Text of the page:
Once the various reference summed ion spectra have been formed, or as those reference summed ion spectra are formed, each reference summed ion spectrum is individually compared with the summed ion spectrum for the point-of-origin sample, as indicated in block 318. In some embodiments, such comparison can be achieved using the following relation:
where D is the mathematical “distance” between the reference summed ion spectrum and the point-of-origin summed ion spectrum, zN1(i) is the point-of-origin summed ion spectrum, and zN2(i) is the reference summed ion spectrum. With such an relation, a perfect match between the reference summed ion spectrum and the point-of-origin summed ion spectrum will yield a zero in the numerator and D=0, while a perfect mismatch (i.e., complete opposites) will yield a 2 in the numerator and D=1. Regardless, using the above process, a value for D is generated for each reference summed ion spectrum.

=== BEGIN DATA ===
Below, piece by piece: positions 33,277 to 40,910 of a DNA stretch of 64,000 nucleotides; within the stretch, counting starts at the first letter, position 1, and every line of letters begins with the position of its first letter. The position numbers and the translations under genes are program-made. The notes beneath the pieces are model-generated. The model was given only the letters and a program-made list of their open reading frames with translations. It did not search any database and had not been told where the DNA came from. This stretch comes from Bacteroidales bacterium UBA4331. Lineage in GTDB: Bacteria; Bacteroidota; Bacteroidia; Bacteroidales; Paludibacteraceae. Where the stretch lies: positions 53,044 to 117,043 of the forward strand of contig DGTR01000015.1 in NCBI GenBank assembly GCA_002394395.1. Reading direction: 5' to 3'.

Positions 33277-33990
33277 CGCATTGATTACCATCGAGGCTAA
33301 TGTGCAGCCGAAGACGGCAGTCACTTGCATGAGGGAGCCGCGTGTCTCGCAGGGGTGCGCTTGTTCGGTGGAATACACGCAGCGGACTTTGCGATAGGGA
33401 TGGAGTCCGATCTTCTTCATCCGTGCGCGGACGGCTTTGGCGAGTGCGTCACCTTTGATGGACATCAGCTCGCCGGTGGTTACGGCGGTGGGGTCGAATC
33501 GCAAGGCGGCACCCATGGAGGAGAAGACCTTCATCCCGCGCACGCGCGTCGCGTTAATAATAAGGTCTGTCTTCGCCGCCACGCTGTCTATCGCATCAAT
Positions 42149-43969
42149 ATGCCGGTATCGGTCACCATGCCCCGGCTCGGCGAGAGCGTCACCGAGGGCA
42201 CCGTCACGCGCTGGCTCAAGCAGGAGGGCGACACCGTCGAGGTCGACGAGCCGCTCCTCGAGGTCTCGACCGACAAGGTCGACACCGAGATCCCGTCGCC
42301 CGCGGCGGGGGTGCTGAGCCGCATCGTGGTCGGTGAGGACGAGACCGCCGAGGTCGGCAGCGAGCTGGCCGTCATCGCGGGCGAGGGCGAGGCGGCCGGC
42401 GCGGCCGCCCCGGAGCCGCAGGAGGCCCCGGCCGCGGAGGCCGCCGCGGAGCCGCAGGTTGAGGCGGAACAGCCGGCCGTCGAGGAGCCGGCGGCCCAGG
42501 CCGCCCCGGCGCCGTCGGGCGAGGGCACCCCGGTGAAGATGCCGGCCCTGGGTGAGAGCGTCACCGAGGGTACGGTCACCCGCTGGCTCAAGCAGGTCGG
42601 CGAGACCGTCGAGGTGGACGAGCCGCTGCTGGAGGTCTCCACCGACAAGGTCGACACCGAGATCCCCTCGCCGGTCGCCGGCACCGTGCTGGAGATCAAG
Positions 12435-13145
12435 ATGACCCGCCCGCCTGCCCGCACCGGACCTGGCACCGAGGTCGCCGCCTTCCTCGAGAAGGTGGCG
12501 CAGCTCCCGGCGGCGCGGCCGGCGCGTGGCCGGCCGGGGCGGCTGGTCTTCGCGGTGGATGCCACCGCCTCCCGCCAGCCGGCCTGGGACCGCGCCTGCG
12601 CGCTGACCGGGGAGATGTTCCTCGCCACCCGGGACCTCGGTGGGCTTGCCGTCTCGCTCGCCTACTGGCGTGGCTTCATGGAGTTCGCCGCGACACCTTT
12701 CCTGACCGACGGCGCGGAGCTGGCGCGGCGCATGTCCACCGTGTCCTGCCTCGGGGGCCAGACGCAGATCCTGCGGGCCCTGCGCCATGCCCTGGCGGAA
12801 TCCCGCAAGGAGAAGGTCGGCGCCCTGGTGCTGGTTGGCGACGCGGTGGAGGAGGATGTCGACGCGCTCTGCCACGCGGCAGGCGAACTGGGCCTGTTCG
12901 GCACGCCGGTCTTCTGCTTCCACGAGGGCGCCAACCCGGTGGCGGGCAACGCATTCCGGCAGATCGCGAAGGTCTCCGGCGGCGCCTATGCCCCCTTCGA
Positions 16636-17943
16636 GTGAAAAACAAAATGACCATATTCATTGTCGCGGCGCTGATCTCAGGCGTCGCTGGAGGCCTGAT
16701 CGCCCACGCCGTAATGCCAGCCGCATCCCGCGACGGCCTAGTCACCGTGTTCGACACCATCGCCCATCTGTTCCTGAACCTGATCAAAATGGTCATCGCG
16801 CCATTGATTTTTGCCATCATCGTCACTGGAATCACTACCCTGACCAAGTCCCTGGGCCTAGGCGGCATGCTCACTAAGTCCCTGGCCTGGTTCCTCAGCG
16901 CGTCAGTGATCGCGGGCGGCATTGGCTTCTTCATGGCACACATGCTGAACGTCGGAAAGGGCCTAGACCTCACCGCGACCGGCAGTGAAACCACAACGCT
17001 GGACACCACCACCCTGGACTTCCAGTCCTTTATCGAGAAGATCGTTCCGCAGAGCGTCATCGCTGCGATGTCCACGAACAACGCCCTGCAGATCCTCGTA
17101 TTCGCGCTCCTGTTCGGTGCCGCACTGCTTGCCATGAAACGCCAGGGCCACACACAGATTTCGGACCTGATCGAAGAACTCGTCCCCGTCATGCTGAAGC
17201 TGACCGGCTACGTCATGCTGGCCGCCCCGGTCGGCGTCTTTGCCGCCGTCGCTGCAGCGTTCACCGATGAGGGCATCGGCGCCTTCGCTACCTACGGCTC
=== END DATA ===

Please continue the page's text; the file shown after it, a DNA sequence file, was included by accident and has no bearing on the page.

Next, as indicated in block 320, the reference summed ion spectrum or spectra that most closely matches the summed ion spectrum of the point-of-origin sample is/are identified. By way of example, the reference summed ion spectra that yield the smallest values for D can be selected as the most likely candidates. Regardless, the results can then be presented to a forensics fire debris analyst for consideration, as indicated in block 322. If desired, the distance, D, can first be converted into a mathematical similarity, S, which may be more intuitive for the analyst or persons to which the analyst may need to explain the results. Such conversion may be achieved using the following relation:
S=1−D [Equation 3]
Using that relation, a value of S=1 identifies a perfect match, while a value of S=0 identifies a perfect mismatch.
The method illustrated in
Once the normalized summed ion spectrum, or just “summed ion spectrum,” for the point-of-origin sample has been generated, that spectrum can be compared with reference summed ion spectra. Instead of generating the reference summed ion spectra by analyzing a background sample taken from the fire scene as in the method of